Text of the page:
Open access peer-reviewed chapter

The World Health Organization Recommended TB Diagnostic Tools

Written By

Lynn S. Zijenah

Submitted: June 13th, 2017 Reviewed: December 12th, 2017 Published: September 26th, 2018

DOI: 10.5772/intechopen.73070

From the Edited Volume


Edited by Jean-Marie Ntumba Kayembe

Chapter metrics overview

2,614 Chapter Downloads

View Full Metrics


Tuberculosis (TB) is one of the top 10 causes of death worldwide. TB has further been exacerbated by the HIV/AIDS pandemic, the emergence of multidrug-resistant (MDR) TB and extensively drug-resistant TB. In 2015, approximately 1.4 million people and 400,000 who were HIV-negative and HIV-positive, respectively, died of TB. There were 10.4 million new cases with active TB of which 2.4 million were HIV co-infected and 480,000 new cases with MDR-TB. Conclusions: TB is a multifaceted disease and there is no one size fits all test for its diagnosis. In the 22 high TB burden countries (HTBBC), which harbour 80% of global TB, sputum smear microscopy with its low detection rate remains the most commonly used diagnostic test for pulmonary TB. Culture, the gold standard for TB diagnosis, the molecular-based tests for both rapid diagnosis and detection of drug resistant TB because of the requirement for specialized laboratories and trained personnel as well as other costs is not routinely used in most HTBBC. An accurate, affordable, point-of-care TB test, with no requirement for electricity, specialized laboratory, easily performed by healthcare personnel is what is urgently needed for TB control.


  • sputum smear microscopy
  • LAM-LF
  • culture
  • MTB/RIF assay
  • line-probe assays

1. Introduction

Tuberculosis (TB), one of the top 10 major causes of death globally is a major public health priority. Of the 10.4 million people diagnosed with active TB in 2015, the majority occurred in people living in low- and middle-income countries. The TB epidemic has further been exacerbated by the HIV/AIDS pandemic and the emergence of multidrug-resistant (MDR) and extensively drug-resistant (XDR) TB. Of the estimated 1.8 million people who died in 2015, 1.4 million were HIV negative and 400,000 were HIV positive. In the same period, 480,000 cases of MDR TB and a further 100,000 that were estimated to be rifampicin-resistant [1].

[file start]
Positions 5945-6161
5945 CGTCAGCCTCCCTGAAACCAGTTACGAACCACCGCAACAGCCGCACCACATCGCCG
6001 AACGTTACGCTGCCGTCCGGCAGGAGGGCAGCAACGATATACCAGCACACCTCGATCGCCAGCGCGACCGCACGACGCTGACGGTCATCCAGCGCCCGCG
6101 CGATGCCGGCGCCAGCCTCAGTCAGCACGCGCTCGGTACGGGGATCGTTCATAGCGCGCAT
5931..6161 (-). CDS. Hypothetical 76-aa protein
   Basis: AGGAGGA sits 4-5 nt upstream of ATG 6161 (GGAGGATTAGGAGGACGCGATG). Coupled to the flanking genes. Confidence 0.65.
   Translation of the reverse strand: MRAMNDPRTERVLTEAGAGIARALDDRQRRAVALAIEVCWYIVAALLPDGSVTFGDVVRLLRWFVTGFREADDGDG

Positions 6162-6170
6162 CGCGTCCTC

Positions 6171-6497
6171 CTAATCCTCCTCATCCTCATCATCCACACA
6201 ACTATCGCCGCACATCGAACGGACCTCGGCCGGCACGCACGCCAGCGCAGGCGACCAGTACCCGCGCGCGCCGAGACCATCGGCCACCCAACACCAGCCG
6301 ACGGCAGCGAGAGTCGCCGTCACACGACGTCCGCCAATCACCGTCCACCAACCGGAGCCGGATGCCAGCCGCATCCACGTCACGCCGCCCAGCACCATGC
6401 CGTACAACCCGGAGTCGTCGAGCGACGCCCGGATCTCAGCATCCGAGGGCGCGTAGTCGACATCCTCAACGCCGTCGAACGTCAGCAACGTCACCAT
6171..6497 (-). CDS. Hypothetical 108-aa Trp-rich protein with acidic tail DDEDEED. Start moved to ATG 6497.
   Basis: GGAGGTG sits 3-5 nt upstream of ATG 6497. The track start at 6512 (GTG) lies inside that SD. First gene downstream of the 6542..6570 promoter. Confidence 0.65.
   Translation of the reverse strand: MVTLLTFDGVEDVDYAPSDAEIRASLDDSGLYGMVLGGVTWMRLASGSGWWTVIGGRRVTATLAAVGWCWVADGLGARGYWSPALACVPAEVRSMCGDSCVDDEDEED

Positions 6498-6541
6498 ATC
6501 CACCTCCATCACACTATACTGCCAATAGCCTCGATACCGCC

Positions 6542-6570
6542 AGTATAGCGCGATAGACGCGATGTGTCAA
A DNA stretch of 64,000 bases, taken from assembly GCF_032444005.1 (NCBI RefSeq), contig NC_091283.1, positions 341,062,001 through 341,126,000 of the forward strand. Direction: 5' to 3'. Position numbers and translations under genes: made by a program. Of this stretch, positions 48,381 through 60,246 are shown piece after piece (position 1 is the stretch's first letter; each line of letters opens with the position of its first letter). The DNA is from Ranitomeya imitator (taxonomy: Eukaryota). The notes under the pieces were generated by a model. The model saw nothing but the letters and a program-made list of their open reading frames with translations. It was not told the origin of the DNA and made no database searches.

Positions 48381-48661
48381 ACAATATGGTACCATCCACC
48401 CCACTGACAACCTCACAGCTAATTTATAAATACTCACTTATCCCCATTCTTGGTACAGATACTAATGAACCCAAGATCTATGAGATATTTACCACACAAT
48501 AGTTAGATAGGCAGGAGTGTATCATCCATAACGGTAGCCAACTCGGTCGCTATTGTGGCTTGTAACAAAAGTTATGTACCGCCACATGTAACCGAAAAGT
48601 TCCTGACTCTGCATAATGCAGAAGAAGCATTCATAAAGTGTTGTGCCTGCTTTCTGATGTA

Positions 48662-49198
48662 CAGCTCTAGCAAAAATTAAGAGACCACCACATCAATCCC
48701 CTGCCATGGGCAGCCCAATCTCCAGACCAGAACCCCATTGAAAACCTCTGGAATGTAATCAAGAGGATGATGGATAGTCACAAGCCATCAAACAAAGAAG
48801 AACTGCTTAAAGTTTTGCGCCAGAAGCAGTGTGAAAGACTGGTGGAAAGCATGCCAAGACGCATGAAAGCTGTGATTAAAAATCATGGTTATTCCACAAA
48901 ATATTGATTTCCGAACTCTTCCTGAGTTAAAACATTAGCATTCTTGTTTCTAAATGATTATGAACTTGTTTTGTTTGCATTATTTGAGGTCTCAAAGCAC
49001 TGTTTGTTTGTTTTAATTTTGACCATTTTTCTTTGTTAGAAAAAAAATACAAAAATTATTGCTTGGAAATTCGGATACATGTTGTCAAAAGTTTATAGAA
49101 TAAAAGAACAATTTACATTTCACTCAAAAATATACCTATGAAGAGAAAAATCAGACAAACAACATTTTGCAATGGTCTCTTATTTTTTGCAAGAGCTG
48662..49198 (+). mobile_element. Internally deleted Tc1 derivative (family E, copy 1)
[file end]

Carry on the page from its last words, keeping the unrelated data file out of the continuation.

TB mainly affects the lungs (pulmonary TB), however, it can affects other parts of the body such as the spine or brain (extrapulmonary TB). Although TB is a preventable and curable disease, failure to detect the disease early is one of the major bottlenecks to TB control. TB diagnostic tests with low sensitivity that were developed more than a century ago are still in use today. The detection case rates in the 22 high burden countries which harbor 80% of global TB burden is low (~50%) and even lower among the HIV-infected. [2]. From the 10.4 million people who developed TB in 2015, 4.3 million cases were not diagnosed or notified and only one quarter of MDR TB cases (132,000) were detected and reported. The reasons for the low detection and underreporting of TB are multifactorial and include limited or delayed access to appropriate diagnosis and care, large private sectors not reporting cases, and the lack of access to appropriate diagnostic tools due to geographic and/or financial barriers [3, 4, 5].

The WHO Strategic and Technical Advisory Group for Tuberculosis (STAG-TB) provides objective, ongoing technical and strategic advice to the WHO regarding TB diagnosis, care and control ( The group which is comprised of 22 experts representing ministries of health, national TB control programs, academic and research institutions, civil society organizations, communities and patients affected by TB, and professional associations provides the WHO Director General with independent evaluations of the strategic, scientific, and technical aspects of WHO’s area of work in TB. The group also reviews progress and challenges in TB-related core functions such as policies, strategies, and standards and make recommendations on committees and working groups. The STAG-TB reviews policy drafts and supporting documentation and may endorse the policy recommendation with or without revisions, request additional information and re-review the evidence in subsequent years, or reject the recommendation.